Gnomon DVD: Advanced Sprites
This will be an exciting lesson by Andrew on advanced uses of sprites, which include crowd simulations, depth-of-field effects or unusual views under the microscope.
The first example shows how to angle our sprites in the direction of travel with respect to the camera. We assign an expression like that:
float $angle = angle (particleShape1.worldVelocity, <<0,1,0>>);
float $twist = rad_to_deg ($angle);
vector $vel = worldVelocity;
float $blend = 2 * smoothstep (-.5, .5, $vel.z) – 1;
particleShape1.spriteTwistPP = $twist * $blend;
This could be something like a flying dandelion field!
The next example shows an army running across a field. This is done with an image sequence of sprites that contains a run cycle, increment using spriteNumPP % <lastframeNumber> with a random starting point and use goalU and goalV to make them travel along the ground plane. If they are cut off by the ground, we could offset them by setting the Y attribute goalOffset attribute to half of the spriteScaleYPP value. To make it even better, we could make it twist in the direction of velocity.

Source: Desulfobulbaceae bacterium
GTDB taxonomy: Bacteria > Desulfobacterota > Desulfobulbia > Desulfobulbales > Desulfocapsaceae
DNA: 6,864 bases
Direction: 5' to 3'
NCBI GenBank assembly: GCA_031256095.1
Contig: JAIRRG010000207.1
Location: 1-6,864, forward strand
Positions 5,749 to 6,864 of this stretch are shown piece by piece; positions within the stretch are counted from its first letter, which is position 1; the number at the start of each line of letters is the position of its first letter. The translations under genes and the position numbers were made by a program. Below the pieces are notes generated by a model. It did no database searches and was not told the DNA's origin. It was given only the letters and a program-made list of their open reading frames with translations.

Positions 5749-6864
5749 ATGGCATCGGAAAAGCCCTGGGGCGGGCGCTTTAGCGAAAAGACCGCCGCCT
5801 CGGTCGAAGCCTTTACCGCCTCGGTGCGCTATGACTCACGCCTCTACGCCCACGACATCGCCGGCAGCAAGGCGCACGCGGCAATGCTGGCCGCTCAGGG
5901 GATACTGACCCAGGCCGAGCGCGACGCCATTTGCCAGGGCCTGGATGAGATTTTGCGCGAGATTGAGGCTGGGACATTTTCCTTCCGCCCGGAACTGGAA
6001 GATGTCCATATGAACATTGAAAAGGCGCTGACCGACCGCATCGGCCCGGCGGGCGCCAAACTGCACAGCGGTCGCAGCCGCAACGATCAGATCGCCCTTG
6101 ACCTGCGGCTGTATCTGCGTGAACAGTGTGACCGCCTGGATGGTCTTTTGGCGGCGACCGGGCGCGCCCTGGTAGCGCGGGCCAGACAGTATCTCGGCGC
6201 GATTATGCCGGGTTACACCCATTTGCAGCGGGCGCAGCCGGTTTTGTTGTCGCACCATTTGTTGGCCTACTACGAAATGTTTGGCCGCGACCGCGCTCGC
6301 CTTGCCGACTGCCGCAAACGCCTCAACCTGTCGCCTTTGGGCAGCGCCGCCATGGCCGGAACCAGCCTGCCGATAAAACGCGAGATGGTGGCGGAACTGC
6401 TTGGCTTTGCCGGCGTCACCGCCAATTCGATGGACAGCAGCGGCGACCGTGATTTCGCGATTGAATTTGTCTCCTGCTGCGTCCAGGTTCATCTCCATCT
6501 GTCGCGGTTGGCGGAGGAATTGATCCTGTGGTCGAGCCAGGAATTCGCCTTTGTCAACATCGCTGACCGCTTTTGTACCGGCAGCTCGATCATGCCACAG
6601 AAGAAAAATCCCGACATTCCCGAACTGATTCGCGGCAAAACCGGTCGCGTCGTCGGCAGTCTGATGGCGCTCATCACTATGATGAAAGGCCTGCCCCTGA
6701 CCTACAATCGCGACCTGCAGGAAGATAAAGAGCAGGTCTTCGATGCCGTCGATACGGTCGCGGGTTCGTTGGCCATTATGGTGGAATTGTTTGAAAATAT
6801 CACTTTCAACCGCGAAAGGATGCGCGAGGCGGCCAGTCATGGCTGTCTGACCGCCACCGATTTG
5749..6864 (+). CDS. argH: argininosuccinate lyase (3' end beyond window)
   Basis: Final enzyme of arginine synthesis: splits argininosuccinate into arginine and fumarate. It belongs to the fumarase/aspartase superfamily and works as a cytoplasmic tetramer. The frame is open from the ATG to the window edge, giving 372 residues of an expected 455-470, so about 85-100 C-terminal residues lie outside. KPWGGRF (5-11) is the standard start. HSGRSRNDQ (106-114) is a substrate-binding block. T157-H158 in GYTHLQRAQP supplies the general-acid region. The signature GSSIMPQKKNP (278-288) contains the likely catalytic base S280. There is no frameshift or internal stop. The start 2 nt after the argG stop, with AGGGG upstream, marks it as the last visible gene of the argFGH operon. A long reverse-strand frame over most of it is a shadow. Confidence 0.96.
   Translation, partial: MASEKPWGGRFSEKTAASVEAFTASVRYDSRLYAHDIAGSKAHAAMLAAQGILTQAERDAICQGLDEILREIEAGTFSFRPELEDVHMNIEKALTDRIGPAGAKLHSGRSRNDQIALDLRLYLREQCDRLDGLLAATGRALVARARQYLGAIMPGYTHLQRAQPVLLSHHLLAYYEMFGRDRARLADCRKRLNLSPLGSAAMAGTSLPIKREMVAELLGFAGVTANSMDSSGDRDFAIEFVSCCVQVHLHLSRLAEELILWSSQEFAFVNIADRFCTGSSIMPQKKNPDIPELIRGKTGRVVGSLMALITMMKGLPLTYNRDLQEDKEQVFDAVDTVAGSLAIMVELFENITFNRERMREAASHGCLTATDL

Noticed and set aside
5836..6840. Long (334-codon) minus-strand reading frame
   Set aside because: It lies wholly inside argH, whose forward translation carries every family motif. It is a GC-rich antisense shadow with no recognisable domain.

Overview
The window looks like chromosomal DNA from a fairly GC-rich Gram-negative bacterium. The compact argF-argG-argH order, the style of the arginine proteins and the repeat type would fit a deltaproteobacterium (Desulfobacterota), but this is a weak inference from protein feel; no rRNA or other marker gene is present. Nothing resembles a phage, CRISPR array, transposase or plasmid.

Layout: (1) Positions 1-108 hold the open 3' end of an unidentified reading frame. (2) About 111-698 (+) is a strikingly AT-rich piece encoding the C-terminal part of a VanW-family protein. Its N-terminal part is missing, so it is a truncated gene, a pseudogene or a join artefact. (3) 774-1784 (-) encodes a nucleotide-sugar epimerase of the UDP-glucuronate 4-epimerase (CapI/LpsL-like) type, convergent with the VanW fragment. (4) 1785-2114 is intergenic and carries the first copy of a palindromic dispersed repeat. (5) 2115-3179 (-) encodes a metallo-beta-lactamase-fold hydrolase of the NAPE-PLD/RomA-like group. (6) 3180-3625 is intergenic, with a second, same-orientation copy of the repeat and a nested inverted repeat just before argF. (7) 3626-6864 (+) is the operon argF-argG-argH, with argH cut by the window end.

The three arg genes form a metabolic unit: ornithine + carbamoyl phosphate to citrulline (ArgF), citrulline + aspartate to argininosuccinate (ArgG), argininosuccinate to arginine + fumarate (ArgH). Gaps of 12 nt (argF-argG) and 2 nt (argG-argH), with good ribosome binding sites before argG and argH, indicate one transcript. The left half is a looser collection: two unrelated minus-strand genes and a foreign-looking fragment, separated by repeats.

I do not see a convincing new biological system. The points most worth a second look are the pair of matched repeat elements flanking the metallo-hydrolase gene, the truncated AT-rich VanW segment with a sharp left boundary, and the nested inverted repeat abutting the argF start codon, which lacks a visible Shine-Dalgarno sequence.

In depth-of-field renders, it is very cheap to render using sprites, where we have an image sequence that blurs off the object and all we need is a locator on the camera and the help of ramps to determine how blur and opaque the sprite becomes.
We could also use more conditional statements such as the switch to vary the cycles of a sequence, so it becomes selective. This can be applied to a cheering crowd where cycles are sampled randomly. They can be randomly flipped in X to increase randomization. To create an illusion of lighting, a locator can be placed at places where we want to boost the gain, with a parented point light.
These are cheap and good ways for a complex shot. Use sprites!